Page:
Stocks rallied, sending the Standard & Poor’s 500 Index to a two-month high, and commodities gained on signs of progress in U.S. budget talks. Thirty-year Treasury yields climbed to a three-month high.
The S&P 500 advanced 1.1 percent to 1,446.79 at 4 p.m. in New York, with trading volume 21 percent higher than the 30-day average. Treasury 10-year yields increased six basis points to 3 percent and reached 3.03 percent, the highest since Sept. 17. The S&P GSCI Index of raw materials rose 0.5 percent as energy commodities led gains before U.S. supply data tomorrow. The yen traded near a 20-month low versus the dollar, while Sweden’s krona appreciated against 15 of 16 major peers on speculation the Riksbank is done cutting interest rates.
President Barack Obama proposed a budget plan that would cut about $1.2 trillion in federal spending and raise a similar amount in taxes in the next decade, according to a person familiar with the talks. European Central Bank President Mario Draghi yesterday said ECB policies and governance reforms in the euro area have revived confidence that will help foster a gradual economic recovery.
“There are signs of progress in the negotiation over the fiscal cliff,” Brian Gendreau, a market strategist at El Segundo, California-based Cetera Financial Group Inc., said in a telephone interview. The firm has about $20 billion in assets under management. “People have been very fearful to move into stocks and this might be one of the things to get them go back to stocks.”
Among U.S. stocks, Bank of America Corp., United Technologies Corp., Hewlett-Packard Co. and Intel Corp. rose more than 1.9 percent to lead the Dow Jones Industrial Average up 115.57 points. American International Group Inc. added 1.6 percent after the insurer raised HK$50 billion ($6.5 billion) from the sale of its remaining stake in AIA Group Ltd.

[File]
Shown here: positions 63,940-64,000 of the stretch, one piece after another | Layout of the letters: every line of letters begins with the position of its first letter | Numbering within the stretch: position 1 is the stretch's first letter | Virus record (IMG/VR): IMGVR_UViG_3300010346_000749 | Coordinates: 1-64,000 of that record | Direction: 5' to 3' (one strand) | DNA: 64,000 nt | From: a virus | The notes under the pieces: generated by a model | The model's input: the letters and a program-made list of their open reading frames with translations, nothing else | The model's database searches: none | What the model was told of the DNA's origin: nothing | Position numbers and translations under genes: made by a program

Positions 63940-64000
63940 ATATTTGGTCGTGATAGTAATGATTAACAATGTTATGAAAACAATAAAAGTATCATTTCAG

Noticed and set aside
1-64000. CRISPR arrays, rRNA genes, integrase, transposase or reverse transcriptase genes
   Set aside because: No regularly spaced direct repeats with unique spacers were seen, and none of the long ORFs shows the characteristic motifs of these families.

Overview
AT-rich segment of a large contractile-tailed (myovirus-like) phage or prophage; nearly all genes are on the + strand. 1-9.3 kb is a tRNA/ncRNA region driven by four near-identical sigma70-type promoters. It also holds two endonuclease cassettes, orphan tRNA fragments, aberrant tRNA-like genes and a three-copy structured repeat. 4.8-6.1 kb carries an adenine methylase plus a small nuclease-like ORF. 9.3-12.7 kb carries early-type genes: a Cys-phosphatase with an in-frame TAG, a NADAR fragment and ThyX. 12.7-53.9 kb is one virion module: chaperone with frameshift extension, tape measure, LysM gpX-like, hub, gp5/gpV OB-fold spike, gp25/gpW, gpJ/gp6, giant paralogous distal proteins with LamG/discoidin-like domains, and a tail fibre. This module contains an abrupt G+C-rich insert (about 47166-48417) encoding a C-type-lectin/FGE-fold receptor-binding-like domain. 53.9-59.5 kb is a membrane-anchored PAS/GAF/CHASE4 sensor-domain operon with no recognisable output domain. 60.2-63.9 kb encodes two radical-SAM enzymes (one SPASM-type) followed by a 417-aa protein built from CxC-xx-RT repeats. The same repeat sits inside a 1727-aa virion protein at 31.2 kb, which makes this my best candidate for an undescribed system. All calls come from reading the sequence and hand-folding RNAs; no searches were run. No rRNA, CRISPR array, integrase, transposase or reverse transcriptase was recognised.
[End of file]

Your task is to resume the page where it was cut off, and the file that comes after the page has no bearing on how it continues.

Gauges of energy, technology and financial shares rose at least 1.5 percent to lead gains in all 10 of the main industry groups in the S&P 500. An index of homebuilders rallied 2.3 percent as a report showed confidence among U.S. homebuilders climbed in December to the highest level in more than six years. Apple Inc., the world’s most valuable company, advanced 2.9 percent for a second straight gain.
House Speaker John Boehner said he will push a budget “plan B” measure that would include tax increases on income of more than $1 million, while continuing to negotiate with President Barack Obama.
Obama’s plan would change the inflation measure used to calculate cost-of-living increases for Social Security and raise the income threshold for tax increases to $400,000, from an earlier proposal of $250,000. The deal would also raise the U.S. debt limit for two years and then change the rules to eliminate the need for congressional approval.
Obama and Boehner met at the White House yesterday with days left to avert more than $600 billion in automatic spending cuts and tax increases that go into effect next year if a budget deal isn’t reached.
The S&P 500 has climbed 15 percent this year as the Federal Reserve vowed to safeguard the economic recovery. Europe’s Stoxx 600 has advanced 15 percent in 2012, set for the first annual gain since 2010, amid increased confidence that policy makers are taking control over the debt crisis. The MSCI Asia Pacific Index has risen 12 percent this year. Asia’s benchmark rose 0.5 percent today.
Draghi, testifying yesterday to the European Parliament’s Economic and Monetary Affairs Committee in Brussels, said the central bank expects “a beginning of a recovery in the second part of next year.” The ECB’s commitment to preserve the euro at any cost and the establishment of a single banking supervisor have improved financial-market sentiment, he said.
About three stocks rose for every two that fell on the Stoxx 600. Trading was 37 percent higher than the 30-day average, data compiled by Bloomberg show. Trading on Spain’s IBEX was almost three times higher and on the Hang Seng Index of Hong Kong shares it was 125 percent higher.
BHP Billiton Ltd., the world’s largest mining company, climbed 1.2 percent after China’s leaders were said to set a target for the economy to grow 7.5 percent next year. The government also decided to keep inflation at about 3.5 percent, according to two bank executives and a regulatory official who were briefed on the targets.
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